September 14th: Farm to Table Dinner – A Rice Sagra

Blue Moon Acres hosts
Farm to Table Dinner with Chef Max Hansen to Benefit T.A.S.K.  A Rice Sagra
Sunday September 14th, 4pm-9pm

In Italy, a Sagra is a village festival centered around the harvest of a local and seasonal crop. The festivities feature an array of dishes prepared with the edible star of the day.  Join us, Blue Moon Acres Farm, for our very own “Sagra Del Riso” featuring dishes made with New Jersey Grown rice we grow right on our New Jersey farm.

We harvest and husk our rice in very small batches so it is as fresh as possible when it reaches your plate – this night is no exception.

The evening begins at 4:00pm with hors d’oeuvres, drinks, live music, and a tour of our fields. The night will culminate with a delicious meal, under the stars,  created by Chef Max Hansen, of Bucks County, using many other seasonal and locally sourced ingredients. A portion of the proceeds from ticket sales will benefit the Trenton Area Soup Kitchen (TASK).  Please read about Chef Max Hansen’s many accomplishments in food.


Location: Blue Moon Acres Farm in Pennington. 11 Willow Creek Dr. Pennington, NJ 08534.
Purchase Tickets by July 31st, 2014: $115 per person
Purchase Tickets on August 1st or later: $125 per person
Register in our Pennington Market during store hours; by phone 609-737-8333; online
Exact Menu TBD
Dressy/Casual -comfortable, simple elegance encouraged!

By | June 27th, 2014|Events|0 Comments

August 1st: First Friday is Movie Night on the Farm! 5pm-9pm

Blue Moon Acres hosts
First Friday at the Farm Market – August – Movie Night on the Farm!
Friday August 1st, 5pm-9pm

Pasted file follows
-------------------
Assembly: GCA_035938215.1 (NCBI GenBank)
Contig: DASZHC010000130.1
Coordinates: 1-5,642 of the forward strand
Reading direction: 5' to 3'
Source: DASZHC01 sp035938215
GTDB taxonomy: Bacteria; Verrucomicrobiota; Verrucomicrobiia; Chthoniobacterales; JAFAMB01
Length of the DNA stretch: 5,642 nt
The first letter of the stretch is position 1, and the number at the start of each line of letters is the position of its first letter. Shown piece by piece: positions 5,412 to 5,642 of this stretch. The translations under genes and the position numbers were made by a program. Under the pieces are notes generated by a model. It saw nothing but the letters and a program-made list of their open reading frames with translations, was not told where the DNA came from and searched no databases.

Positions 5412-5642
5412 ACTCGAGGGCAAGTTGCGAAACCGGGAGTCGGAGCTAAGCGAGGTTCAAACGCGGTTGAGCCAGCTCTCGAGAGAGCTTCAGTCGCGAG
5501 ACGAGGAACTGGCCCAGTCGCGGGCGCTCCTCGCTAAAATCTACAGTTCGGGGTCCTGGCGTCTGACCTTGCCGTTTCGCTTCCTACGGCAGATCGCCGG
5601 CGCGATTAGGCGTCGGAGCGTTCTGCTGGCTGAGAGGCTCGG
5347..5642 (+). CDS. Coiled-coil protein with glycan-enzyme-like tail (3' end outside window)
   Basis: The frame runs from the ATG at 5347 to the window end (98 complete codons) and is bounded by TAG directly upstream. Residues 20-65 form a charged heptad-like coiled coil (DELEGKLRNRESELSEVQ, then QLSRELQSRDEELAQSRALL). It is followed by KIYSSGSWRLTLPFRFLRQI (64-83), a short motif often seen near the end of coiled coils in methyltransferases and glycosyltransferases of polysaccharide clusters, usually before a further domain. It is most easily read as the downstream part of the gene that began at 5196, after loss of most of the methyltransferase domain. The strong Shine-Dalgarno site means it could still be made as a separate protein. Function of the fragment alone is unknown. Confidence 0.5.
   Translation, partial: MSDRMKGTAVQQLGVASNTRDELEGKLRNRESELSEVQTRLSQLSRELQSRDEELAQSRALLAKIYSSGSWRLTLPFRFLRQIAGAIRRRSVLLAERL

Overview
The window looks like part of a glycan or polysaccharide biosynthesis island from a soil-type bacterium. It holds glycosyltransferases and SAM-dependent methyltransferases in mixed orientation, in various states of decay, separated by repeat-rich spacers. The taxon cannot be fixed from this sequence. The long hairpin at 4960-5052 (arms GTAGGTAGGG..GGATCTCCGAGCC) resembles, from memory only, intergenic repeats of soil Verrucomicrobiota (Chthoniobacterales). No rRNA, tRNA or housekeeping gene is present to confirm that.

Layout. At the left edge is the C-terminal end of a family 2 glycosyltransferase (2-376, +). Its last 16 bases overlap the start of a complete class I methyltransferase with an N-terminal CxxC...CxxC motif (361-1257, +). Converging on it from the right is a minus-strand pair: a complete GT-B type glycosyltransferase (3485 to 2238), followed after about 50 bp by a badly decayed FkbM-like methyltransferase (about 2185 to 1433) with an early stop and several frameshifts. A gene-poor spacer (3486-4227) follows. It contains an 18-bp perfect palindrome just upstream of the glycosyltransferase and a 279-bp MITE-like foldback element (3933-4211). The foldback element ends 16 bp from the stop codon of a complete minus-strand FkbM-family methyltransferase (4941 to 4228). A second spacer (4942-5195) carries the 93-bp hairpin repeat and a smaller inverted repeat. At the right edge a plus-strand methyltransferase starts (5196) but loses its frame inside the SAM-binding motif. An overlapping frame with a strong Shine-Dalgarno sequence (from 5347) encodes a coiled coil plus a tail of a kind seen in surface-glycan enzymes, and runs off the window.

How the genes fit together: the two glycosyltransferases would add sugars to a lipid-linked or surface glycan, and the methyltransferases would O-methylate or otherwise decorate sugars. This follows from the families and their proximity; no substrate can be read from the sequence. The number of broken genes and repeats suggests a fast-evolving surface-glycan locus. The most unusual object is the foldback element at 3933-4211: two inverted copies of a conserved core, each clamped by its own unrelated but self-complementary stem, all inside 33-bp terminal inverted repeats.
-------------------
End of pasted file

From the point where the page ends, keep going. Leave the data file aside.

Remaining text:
Bring your blanket, chairs, and coolers of food & drink to picnic next to our organic flower field while watching two films (TBD) on the projector screen. Unionville Vineyards wine, Amwell Valley organic popcorn, and additional farm-to-table movie snacks will be available for purchase in our market. Set up your spot early to watch the gorgeous sunset over our field. Movies begins at 6pm. FREE event. $5 parking fee per motorized vehicle.

First Fridays at the Farm Market: A monthly open-house for our customers  to celebrate local food producers and artists.  In August we celebrate the art of film and the inspiration of the outdoors.

PLEASE NOTE: No First Friday on July 4th due to the holiday.  The market will be open usual hours that day.

Please RSVP in advance to ensure we have space for all.

By | June 27th, 2014|Events|0 Comments

8 Tips on How You Can Live Locally

living local

Wondering what steps you can take to become more aligned with your local community and environment? Erica Evans, Beginning Farmer Program Coordinator at NOFA-NJ, shares with us 8 ways you can live locally.

1. If your municipality allows, raise your own chickens. In my own hometown, I participated in many town council meetings advocating for residents raising hens.

2. If you have space available, grow a garden, it can be as small or as large as you can handle. It can be in the ground, in raised beds, or pots. 1 or 2 tomato plants on your back patio is better than no tomatoes. Even a windowsill herb garden is better than nothing. Community gardens, roof gardens, porches, patios, windowsills, front and back yards are all great places to start your own garden!